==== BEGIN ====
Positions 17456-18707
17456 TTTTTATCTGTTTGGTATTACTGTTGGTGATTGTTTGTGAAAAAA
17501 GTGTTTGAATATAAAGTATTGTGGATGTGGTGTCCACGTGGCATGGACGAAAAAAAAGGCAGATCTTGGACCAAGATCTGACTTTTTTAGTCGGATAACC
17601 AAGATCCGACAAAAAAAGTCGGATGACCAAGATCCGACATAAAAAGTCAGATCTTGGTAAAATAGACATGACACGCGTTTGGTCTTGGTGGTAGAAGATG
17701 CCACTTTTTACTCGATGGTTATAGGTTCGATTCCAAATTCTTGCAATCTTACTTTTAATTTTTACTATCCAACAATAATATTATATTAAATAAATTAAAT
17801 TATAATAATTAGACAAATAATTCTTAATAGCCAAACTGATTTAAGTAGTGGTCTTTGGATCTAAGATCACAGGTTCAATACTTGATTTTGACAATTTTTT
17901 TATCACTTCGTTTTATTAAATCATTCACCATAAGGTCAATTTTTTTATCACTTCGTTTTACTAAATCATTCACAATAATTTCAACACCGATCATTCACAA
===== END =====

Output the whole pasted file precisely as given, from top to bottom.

Positions 17456-18707
17456 TTTTTATCTGTTTGGTATTACTGTTGGTGATTGTTTGTGAAAAAA
17501 GTGTTTGAATATAAAGTATTGTGGATGTGGTGTCCACGTGGCATGGACGAAAAAAAAGGCAGATCTTGGACCAAGATCTGACTTTTTTAGTCGGATAACC
17601 AAGATCCGACAAAAAAAGTCGGATGACCAAGATCCGACATAAAAAGTCAGATCTTGGTAAAATAGACATGACACGCGTTTGGTCTTGGTGGTAGAAGATG
17701 CCACTTTTTACTCGATGGTTATAGGTTCGATTCCAAATTCTTGCAATCTTACTTTTAATTTTTACTATCCAACAATAATATTATATTAAATAAATTAAAT
17801 TATAATAATTAGACAAATAATTCTTAATAGCCAAACTGATTTAAGTAGTGGTCTTTGGATCTAAGATCACAGGTTCAATACTTGATTTTGACAATTTTTT
17901 TATCACTTCGTTTTATTAAATCATTCACCATAAGGTCAATTTTTTTATCACTTCGTTTTACTAAATCATTCACAATAATTTCAACACCGATCATTCACAA